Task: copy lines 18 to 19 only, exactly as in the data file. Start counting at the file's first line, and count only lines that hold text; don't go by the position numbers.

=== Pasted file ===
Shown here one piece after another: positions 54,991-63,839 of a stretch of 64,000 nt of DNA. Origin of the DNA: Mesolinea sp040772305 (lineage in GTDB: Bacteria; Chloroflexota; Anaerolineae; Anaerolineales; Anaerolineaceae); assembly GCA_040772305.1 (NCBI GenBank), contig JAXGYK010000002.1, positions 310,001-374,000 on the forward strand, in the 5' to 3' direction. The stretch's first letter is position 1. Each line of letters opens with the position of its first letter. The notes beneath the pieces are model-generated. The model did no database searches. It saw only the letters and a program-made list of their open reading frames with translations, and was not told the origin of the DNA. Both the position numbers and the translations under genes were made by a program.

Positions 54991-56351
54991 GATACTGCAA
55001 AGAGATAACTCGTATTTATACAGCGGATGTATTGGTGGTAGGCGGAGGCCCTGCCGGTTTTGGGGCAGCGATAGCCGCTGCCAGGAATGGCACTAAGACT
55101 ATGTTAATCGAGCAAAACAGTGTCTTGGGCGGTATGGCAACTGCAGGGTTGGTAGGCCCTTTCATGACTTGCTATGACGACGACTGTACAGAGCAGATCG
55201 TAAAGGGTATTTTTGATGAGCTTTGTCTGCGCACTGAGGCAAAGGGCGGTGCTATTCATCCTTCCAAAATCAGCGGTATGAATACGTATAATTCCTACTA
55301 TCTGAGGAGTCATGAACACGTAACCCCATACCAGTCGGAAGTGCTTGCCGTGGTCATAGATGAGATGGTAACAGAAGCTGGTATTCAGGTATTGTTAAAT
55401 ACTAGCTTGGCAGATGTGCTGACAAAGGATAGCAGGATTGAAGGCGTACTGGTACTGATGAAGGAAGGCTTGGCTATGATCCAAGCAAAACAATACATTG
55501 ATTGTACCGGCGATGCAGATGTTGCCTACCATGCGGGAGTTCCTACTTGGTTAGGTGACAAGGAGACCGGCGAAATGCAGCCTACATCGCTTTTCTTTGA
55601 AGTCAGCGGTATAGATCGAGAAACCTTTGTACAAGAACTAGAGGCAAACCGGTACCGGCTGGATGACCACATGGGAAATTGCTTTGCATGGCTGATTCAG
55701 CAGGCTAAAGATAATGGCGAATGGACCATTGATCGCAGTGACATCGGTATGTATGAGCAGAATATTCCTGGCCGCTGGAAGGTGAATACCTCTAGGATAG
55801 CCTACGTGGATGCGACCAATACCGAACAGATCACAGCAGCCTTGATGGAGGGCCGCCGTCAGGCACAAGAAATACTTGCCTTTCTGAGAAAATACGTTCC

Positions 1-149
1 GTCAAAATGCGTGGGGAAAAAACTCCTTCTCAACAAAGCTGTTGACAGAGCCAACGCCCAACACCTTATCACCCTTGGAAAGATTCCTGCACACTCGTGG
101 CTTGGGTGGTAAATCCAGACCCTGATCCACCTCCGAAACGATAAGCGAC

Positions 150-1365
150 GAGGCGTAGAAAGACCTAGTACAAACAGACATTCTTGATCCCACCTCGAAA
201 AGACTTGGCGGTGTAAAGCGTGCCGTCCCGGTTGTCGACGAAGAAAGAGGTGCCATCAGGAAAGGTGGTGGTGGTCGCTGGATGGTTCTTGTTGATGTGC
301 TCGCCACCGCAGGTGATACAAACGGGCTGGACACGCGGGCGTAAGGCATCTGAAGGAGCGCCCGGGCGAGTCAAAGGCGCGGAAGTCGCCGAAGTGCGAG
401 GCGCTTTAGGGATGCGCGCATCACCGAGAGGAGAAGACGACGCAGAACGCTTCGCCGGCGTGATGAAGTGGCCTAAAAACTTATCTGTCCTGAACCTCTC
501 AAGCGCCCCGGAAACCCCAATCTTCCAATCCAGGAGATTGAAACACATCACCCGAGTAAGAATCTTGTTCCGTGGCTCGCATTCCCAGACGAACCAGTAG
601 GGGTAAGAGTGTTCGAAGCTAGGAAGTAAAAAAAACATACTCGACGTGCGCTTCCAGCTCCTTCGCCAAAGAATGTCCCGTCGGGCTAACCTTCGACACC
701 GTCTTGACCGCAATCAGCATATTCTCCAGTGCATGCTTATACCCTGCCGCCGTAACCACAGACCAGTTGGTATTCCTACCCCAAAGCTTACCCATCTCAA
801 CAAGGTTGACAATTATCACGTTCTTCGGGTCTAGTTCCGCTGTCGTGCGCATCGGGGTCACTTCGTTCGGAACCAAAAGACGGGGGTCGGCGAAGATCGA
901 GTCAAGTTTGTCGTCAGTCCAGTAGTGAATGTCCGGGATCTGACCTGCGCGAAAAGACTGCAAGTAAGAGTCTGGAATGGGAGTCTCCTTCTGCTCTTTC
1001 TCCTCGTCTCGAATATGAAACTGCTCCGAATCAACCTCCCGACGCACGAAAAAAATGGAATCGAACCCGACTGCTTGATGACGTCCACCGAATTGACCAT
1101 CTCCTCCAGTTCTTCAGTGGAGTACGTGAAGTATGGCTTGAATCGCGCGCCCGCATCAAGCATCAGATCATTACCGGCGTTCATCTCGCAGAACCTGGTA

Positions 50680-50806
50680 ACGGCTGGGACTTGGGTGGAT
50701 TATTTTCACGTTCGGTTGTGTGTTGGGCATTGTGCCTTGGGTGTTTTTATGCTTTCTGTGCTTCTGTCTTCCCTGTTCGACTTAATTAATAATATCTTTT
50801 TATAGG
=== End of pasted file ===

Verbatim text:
201 AGACTTGGCGGTGTAAAGCGTGCCGTCCCGGTTGTCGACGAAGAAAGAGGTGCCATCAGGAAAGGTGGTGGTGGTCGCTGGATGGTTCTTGTTGATGTGC
301 TCGCCACCGCAGGTGATACAAACGGGCTGGACACGCGGGCGTAAGGCATCTGAAGGAGCGCCCGGGCGAGTCAAAGGCGCGGAAGTCGCCGAAGTGCGAG